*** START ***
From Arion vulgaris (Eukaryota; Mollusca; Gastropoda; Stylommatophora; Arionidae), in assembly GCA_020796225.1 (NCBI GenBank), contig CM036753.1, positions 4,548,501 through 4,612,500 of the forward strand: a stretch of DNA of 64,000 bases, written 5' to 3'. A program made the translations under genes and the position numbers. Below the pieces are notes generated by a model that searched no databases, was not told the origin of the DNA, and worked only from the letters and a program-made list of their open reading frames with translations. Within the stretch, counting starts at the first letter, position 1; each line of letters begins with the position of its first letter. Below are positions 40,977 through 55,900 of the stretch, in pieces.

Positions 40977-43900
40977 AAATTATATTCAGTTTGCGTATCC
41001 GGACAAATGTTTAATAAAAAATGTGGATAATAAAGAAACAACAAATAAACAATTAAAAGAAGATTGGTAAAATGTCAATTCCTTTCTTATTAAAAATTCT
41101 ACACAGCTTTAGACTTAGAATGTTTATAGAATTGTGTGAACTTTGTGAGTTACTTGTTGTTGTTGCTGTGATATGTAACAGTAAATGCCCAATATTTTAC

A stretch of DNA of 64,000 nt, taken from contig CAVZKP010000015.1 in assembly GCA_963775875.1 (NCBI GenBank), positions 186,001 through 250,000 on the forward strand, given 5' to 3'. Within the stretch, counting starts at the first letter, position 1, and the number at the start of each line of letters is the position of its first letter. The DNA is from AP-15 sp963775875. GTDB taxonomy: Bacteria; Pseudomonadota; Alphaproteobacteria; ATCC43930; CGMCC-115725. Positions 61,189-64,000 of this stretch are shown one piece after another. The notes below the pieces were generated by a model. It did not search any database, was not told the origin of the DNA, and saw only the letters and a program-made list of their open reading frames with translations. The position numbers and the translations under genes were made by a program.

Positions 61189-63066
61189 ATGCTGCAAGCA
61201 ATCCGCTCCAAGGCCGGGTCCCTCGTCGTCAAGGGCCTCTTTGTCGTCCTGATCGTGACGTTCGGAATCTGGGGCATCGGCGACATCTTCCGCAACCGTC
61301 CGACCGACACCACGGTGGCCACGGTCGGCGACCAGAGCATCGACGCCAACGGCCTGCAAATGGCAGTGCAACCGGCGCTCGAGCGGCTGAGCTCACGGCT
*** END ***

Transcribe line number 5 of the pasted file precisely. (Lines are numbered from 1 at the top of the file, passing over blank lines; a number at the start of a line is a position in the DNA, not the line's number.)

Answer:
41101 ACACAGCTTTAGACTTAGAATGTTTATAGAATTGTGTGAACTTTGTGAGTTACTTGTTGTTGTTGCTGTGATATGTAACAGTAAATGCCCAATATTTTAC